It Follows Review

In the popular imagination, the association between sex and destruction in horror is commonly traced back to Bram Stoker’s Dracula where vampirism is interpreted as a stand-in for venereal disease. Without a doubt the modern horror film has drawn a clear link between sexual intercourse and mortal peril, with John Carpenter’s Halloween being one of the more obvious examples. With It Follows, director David Robert Mitchell continues in this tradition, explicitly linking doom with sex.

To be sure, there is nothing untoward about the act itself. It is not kinky or taboo or expressly illicit. It’s vanilla, All-american, back-seat sex -a staple of American cinema – and while the act itself is engaged in consensually by both parties, we are quick to learn the young man in question may not have been upfront with his lover. He has in fact passed something along. A kind of curse, transmitted simply through sexual intercourse, raising the question of informed consent, albeit, one the film does not look to answer directly.

Mitchell, who also wrote the script, seems content to have the audience decipher the ethical and moral quandaries on their own as the action plays out. Nor does Mitchell seem to indict any of the characters for their transgressions, past or present. There is no overt attempt to justify a character’s death as punishment for any particular sin or moral fault. Their peril being, ostensibly the result of arbitrary, possibly unavoidable, circumstances; this adds an additional layer of dread to an already cringe-worthy scenario.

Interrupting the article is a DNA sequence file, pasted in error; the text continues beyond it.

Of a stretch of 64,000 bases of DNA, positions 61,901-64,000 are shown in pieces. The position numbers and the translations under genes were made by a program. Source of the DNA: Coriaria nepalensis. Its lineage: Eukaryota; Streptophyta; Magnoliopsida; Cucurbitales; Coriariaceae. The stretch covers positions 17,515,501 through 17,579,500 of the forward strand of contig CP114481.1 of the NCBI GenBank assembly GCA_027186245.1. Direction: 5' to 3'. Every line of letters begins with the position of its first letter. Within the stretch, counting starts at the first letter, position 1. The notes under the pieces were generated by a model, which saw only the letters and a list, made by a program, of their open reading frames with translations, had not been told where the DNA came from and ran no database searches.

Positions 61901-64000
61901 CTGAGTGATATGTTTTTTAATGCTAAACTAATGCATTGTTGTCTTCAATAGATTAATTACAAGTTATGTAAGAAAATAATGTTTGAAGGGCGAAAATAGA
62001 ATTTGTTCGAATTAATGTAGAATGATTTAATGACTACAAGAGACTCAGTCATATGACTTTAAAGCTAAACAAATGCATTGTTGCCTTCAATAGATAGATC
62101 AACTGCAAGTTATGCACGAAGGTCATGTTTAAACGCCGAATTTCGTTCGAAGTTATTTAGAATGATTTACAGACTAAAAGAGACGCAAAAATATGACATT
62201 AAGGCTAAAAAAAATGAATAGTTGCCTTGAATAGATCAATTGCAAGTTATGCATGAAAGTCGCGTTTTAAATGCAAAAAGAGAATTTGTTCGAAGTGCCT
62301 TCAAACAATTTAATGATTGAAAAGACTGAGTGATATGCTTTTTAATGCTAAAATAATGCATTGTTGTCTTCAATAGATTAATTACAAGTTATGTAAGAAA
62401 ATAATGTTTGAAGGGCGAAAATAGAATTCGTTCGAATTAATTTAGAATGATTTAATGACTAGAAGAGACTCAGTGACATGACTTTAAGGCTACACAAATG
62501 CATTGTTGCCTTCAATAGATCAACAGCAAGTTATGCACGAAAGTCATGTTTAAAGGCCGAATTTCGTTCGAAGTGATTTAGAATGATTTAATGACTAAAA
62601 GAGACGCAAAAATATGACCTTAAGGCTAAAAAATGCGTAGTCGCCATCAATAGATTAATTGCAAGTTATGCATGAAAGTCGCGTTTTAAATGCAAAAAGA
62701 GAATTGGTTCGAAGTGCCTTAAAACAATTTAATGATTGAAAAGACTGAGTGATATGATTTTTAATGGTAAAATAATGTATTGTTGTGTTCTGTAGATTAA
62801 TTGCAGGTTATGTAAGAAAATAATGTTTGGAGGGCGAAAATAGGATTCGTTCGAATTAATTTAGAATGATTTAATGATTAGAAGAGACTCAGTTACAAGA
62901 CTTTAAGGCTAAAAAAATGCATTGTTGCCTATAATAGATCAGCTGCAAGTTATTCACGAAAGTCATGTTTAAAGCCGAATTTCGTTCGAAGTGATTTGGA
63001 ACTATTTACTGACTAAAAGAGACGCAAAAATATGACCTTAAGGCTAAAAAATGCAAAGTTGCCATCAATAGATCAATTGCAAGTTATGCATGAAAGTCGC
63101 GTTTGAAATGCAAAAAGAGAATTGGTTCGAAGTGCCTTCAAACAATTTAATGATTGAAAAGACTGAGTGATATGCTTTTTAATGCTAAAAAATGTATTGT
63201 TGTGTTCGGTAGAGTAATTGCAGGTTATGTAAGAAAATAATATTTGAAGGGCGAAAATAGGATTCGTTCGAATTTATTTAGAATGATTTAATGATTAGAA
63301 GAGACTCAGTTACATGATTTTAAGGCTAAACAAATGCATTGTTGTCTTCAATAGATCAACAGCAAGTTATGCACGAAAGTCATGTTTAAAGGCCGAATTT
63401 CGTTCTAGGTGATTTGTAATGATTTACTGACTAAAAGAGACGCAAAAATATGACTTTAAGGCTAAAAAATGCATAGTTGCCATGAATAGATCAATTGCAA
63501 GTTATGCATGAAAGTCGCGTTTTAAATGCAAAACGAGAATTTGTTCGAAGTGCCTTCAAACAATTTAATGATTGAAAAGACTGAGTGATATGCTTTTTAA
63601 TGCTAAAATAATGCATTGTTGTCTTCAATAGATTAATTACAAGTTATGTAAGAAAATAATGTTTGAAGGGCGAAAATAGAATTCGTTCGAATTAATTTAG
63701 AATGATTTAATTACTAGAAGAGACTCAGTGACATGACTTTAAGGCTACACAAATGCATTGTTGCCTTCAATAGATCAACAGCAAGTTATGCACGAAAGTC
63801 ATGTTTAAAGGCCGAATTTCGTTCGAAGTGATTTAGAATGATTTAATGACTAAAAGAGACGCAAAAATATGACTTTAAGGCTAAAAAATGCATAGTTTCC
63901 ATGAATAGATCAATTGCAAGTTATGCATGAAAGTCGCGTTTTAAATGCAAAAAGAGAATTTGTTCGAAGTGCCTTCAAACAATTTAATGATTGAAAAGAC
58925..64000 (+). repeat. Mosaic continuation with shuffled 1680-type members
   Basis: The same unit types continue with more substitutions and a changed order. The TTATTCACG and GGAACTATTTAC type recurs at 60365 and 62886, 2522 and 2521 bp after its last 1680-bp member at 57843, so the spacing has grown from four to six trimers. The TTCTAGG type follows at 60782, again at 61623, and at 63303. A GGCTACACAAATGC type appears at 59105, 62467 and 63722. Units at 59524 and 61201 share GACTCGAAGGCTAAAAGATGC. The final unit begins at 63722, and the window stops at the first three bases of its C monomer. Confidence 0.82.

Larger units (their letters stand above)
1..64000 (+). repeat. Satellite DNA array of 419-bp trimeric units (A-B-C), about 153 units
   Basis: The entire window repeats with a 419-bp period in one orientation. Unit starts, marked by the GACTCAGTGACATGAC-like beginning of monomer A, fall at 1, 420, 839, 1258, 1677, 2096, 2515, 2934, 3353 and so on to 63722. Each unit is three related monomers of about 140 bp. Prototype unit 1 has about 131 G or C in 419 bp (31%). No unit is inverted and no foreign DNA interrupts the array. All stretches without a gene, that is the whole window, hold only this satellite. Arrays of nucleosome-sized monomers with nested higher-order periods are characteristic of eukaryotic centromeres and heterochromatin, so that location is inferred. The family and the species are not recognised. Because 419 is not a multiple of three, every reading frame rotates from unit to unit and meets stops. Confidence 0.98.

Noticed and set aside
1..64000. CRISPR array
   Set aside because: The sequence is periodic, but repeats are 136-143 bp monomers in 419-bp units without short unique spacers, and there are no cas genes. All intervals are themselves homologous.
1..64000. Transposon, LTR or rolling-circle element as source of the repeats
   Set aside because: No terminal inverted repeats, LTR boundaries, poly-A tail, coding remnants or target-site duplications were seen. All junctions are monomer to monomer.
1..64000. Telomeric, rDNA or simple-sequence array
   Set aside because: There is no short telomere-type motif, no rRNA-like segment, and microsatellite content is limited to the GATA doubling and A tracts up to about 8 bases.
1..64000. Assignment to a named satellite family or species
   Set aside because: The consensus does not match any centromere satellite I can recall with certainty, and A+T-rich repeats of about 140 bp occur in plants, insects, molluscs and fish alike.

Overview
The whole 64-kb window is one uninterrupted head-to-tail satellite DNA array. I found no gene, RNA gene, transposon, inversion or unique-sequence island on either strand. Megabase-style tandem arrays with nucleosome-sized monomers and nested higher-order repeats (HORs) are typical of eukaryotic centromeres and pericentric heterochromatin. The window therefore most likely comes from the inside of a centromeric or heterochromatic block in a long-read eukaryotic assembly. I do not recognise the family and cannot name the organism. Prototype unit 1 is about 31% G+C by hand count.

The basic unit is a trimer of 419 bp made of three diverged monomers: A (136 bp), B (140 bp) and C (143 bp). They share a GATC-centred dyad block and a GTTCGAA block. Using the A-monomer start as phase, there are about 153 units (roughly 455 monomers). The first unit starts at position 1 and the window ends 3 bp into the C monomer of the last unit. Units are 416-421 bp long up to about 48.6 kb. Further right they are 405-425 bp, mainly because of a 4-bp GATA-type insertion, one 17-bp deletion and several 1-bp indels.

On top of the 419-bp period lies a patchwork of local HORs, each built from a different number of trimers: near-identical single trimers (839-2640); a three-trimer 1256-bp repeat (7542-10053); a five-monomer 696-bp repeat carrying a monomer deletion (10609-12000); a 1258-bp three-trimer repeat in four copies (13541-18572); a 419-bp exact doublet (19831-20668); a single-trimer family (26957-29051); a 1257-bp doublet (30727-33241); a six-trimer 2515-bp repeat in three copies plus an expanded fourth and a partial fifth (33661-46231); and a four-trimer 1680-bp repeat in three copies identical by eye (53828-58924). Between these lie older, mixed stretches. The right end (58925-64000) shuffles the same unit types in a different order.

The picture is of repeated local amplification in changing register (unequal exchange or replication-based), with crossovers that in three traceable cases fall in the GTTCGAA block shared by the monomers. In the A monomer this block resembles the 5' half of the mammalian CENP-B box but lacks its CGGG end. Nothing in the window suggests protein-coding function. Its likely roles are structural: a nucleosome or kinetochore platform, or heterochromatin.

It Follows

Certainly, the creep-factor is the stand-out achievement of the film, which weaves together a hearty slice of Americana with classic horror tropes in  what is one of the better attempts at an old-school horror film of the past twenty years. Mitchell shows a keen understanding of the genre, from which he never seems to deviate or attempt to transform in any radical way. It Follows is not design to challenge the viewer or the medium, it’s pure entertainment. Mitchell is in effect colouring within the established conventions of the genre and is largely successful in crafting a compelling tale of supernatural terror.

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Using music, atmospheric cinematography, and a keen eye for production design – which gives the film a timeless, dreamlike quality – It Follows is both an homage to the classic horror films and a bold addition to it. No small feat for a genre overburdened with sub-par offerings that mistake cheap thrills and gore for suspense and dramatic tension. The film does feature some graphic imagery – in the opening scene for example – but not excessively and always in service of the narrative. It is the threat of physical harm that will freak you out, the promise of peril rather than those sharp, fleeting glimpses of violence.

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